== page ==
The United States made a bold attempt last week to ensure the future of eastern Atlantic and Mediterranean bluefin tuna. The United States fought hard for tougher conservation measures to end overfishing of this stock during a meeting of the international commission that manages bluefin and other tuna and tuna-like species. The 2006 stock assessment for eastern Atlantic and Mediterranean bluefin tuna included grim news that the stock is being severely over-harvested and will collapse if strong conservation measures were not adopted and implemented without delay.
"The United States wants to manage commercial tuna fishing in an environmentally sound way," said Commerce Secretary Carlos Gutierrez. "We want to limit harvests to sustainable levels to ensure the future of tuna stocks and the fishermen who depend on them. We will continue to work with the world's fishing community towards these goals."
The United States strongly supported reducing annual eastern bluefin tuna catches to 15,000 metric tons. For the last four years, the annual catch for the eastern fishery was capped at 32,000 metric tons; however, due to wide-spread non-compliance, scientists estimate the actual catch has been much higher - 50,000 metric tons per year or more. The United States also supported expanding the closed season in the Mediterranean to the peak spawning month of June for all bluefin tuna fleets, which catch bluefin using different types of fishing gear. These proposals are consistent with scientific advice.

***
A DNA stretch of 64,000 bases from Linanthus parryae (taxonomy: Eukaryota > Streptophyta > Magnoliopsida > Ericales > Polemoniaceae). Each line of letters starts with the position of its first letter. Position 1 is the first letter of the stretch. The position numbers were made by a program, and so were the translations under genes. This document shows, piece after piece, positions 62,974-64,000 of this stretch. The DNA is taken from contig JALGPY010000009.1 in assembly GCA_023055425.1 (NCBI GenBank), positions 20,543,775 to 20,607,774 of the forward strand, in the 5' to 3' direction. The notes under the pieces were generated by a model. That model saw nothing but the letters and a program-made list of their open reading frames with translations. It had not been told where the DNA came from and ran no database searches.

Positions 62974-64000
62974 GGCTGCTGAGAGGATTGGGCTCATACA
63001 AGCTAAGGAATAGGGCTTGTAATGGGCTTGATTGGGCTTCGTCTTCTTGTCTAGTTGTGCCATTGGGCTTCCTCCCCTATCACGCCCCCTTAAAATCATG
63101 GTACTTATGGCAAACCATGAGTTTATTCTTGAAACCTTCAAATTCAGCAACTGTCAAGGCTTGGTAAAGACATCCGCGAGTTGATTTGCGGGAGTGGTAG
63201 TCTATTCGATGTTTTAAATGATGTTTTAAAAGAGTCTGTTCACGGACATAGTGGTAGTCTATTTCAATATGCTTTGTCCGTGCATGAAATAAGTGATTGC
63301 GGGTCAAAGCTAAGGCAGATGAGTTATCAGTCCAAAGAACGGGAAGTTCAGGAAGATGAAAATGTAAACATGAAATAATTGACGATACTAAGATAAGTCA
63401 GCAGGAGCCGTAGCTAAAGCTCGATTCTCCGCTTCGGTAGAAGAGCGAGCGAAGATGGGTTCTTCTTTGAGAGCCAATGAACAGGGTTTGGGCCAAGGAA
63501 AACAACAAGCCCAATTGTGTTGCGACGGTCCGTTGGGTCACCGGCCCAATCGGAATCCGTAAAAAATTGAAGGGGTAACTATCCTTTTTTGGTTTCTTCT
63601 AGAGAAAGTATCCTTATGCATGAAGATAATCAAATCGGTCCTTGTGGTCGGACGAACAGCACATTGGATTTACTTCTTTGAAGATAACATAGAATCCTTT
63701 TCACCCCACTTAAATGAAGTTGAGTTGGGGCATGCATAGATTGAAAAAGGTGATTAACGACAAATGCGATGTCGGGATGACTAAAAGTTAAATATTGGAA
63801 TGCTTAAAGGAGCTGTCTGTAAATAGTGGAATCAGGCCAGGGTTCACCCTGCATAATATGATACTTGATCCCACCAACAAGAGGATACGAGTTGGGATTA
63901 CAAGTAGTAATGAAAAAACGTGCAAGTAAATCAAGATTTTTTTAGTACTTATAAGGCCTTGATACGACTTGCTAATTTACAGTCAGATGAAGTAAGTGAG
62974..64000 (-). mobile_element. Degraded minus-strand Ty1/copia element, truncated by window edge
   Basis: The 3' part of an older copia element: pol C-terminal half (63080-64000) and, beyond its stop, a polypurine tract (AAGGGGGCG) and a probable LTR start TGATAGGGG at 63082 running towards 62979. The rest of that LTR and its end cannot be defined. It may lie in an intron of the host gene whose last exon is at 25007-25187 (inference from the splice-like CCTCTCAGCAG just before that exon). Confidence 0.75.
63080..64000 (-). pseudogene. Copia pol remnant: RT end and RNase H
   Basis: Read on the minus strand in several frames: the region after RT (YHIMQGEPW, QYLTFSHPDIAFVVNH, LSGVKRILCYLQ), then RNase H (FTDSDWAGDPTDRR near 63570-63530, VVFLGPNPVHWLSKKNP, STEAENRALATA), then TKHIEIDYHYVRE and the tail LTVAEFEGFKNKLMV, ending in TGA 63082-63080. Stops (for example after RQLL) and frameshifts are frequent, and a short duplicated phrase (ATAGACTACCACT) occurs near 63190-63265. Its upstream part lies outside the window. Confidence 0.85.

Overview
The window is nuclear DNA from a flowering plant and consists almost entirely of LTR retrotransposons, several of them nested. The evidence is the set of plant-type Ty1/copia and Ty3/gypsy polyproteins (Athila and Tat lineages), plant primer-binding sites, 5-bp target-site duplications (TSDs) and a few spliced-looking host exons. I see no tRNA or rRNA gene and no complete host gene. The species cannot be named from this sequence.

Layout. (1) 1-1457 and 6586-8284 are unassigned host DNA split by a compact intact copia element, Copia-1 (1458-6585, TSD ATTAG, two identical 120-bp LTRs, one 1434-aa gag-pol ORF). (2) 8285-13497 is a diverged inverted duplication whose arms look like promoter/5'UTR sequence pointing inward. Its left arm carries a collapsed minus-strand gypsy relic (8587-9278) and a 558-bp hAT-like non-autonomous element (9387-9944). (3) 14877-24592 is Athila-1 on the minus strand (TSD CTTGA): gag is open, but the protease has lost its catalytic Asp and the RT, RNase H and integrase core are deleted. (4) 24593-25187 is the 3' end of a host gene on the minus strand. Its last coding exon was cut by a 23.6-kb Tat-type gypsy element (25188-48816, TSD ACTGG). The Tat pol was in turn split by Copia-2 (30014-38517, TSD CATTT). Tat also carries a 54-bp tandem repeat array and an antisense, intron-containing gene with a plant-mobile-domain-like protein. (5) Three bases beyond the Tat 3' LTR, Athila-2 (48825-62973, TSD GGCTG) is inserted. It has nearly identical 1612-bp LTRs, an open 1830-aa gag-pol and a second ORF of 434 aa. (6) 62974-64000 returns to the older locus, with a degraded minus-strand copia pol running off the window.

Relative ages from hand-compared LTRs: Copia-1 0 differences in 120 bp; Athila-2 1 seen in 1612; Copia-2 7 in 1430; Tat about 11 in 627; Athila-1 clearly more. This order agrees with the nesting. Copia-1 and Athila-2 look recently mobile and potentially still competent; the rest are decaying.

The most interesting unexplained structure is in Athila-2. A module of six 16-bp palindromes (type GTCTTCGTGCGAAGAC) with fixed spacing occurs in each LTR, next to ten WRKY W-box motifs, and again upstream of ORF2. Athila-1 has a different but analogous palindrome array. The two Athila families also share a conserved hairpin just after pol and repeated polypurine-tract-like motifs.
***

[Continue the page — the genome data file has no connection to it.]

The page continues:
Contrary to scientific advice, the European Commission (EC) put forward a proposal to set a quota for 2007 of 29,500 metric tons with a gradual reduction each year so that the quota would reach 25,500 metric tons by 2010. The EC measure only closed the fishery in June for the longline gear fleet, even though the purse seine gear fleet catches between 70 and 80 percent of all bluefin tuna in the Mediterranean. The EC proposal also eliminated requirements for countries to pay back over-harvests through future quota reductions, while under-harvests were allowed to be carried over to future years.
Although the EC proposal included improvements to monitoring and control of the fishery, the quota reductions are likely too little, too late even if they can be perfectly implemented. In a bid to block the proposal, the United States requested a roll call vote for the first time in ICCAT history. Unfortunately, eastern bluefin tuna harvesting nations voted 10-8 in favor of the EC proposal despite the fact that it will continue the severe overexploitation of eastern Atlantic and Mediterranean bluefin tuna.
"I am extremely disappointed with the inability of nations which harvest eastern bluefin tuna to adopt a meaningful stock recovery plan," said Dr. Bill Hogarth, director of NOAA Fisheries Service and U.S. government commissioner to ICCAT. "Of particular concern is the blatant disregard of strong scientific advice on the need to substantially reduce catches."
In contrast, the United States successfully pushed for the adoption of a proposal to lower the annual catch of western Atlantic bluefin tuna from 2,700 metric tons to 2,100 metric tons, in line with scientific advice to stop overfishing. Importantly, the United States maintained its current percentage share of quota. Despite the strong actions taken in the West, however, there is substantial concern that the flawed agreement for the eastern Atlantic bluefin tuna stock could jeopardize the effectiveness of ICCAT's western Atlantic rebuilding program, due to mixing between the two stocks.
"We have always followed scientific advice for managing the western stock of bluefin tuna, and this year was no different," Hogarth said. "The United States has done the right thing to protect this magnificent fish for the future, unlike our counterparts fishing for eastern bluefin."